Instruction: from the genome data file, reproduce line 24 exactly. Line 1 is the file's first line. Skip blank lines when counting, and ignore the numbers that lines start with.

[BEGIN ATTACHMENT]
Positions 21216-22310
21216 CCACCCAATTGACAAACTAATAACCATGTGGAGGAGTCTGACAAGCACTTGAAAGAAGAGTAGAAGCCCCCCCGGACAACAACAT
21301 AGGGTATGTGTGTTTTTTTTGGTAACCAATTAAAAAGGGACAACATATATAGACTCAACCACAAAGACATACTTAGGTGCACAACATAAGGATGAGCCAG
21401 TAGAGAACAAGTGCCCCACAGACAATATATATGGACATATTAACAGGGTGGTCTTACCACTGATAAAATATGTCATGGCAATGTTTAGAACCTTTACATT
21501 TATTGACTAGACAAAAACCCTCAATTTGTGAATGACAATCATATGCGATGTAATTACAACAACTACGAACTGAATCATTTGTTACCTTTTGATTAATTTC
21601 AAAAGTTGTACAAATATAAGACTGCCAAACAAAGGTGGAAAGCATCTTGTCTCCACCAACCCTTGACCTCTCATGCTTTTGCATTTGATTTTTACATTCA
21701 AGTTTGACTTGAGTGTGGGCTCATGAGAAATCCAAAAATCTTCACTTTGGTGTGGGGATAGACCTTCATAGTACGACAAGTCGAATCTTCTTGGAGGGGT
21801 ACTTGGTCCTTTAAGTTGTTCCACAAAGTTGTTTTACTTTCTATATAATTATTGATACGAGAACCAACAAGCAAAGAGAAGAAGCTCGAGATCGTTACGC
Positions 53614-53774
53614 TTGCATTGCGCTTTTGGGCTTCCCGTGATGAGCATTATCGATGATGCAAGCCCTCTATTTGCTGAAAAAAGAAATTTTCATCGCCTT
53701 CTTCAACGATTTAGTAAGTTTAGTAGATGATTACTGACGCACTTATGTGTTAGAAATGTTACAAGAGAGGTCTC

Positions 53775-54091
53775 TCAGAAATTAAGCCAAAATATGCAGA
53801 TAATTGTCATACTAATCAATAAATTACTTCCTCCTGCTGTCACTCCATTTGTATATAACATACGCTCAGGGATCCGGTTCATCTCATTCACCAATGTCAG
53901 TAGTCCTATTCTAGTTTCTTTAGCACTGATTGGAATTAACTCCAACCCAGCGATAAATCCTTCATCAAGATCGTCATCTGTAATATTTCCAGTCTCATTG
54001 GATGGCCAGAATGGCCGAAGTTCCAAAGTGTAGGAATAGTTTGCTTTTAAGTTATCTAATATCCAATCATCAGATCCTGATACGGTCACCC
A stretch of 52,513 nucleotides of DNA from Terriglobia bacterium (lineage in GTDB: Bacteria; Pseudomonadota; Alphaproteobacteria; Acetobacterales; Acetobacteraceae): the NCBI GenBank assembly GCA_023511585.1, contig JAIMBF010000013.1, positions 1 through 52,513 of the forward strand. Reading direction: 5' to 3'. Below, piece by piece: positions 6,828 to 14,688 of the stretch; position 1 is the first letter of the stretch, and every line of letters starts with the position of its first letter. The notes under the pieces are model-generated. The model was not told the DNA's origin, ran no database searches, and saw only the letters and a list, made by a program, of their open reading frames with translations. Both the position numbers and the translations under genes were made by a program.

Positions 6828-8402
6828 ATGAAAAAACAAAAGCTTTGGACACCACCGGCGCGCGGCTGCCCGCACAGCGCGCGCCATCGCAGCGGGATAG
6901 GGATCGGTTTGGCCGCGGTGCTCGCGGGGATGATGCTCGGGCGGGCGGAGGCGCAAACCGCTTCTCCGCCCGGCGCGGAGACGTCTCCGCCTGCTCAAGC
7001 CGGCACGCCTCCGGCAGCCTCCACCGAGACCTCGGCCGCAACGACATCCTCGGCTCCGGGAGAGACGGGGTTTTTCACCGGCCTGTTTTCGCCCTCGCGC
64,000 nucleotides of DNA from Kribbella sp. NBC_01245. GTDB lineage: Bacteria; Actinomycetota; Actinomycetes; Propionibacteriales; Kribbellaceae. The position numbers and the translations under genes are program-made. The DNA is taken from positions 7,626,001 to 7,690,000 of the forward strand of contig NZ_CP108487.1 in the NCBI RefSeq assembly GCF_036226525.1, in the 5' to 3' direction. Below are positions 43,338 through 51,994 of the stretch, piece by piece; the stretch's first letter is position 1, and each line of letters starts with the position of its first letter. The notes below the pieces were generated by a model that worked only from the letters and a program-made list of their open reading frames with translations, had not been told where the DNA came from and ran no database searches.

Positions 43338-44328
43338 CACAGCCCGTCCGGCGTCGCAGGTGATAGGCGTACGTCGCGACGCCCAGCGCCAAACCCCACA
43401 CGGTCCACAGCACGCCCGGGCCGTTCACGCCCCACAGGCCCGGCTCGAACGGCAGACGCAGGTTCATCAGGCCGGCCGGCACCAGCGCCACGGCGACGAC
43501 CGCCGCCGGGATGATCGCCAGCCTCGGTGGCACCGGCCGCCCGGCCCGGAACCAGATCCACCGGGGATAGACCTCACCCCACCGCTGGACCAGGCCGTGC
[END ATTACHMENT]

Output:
43338 CACAGCCCGTCCGGCGTCGCAGGTGATAGGCGTACGTCGCGACGCCCAGCGCCAAACCCCACA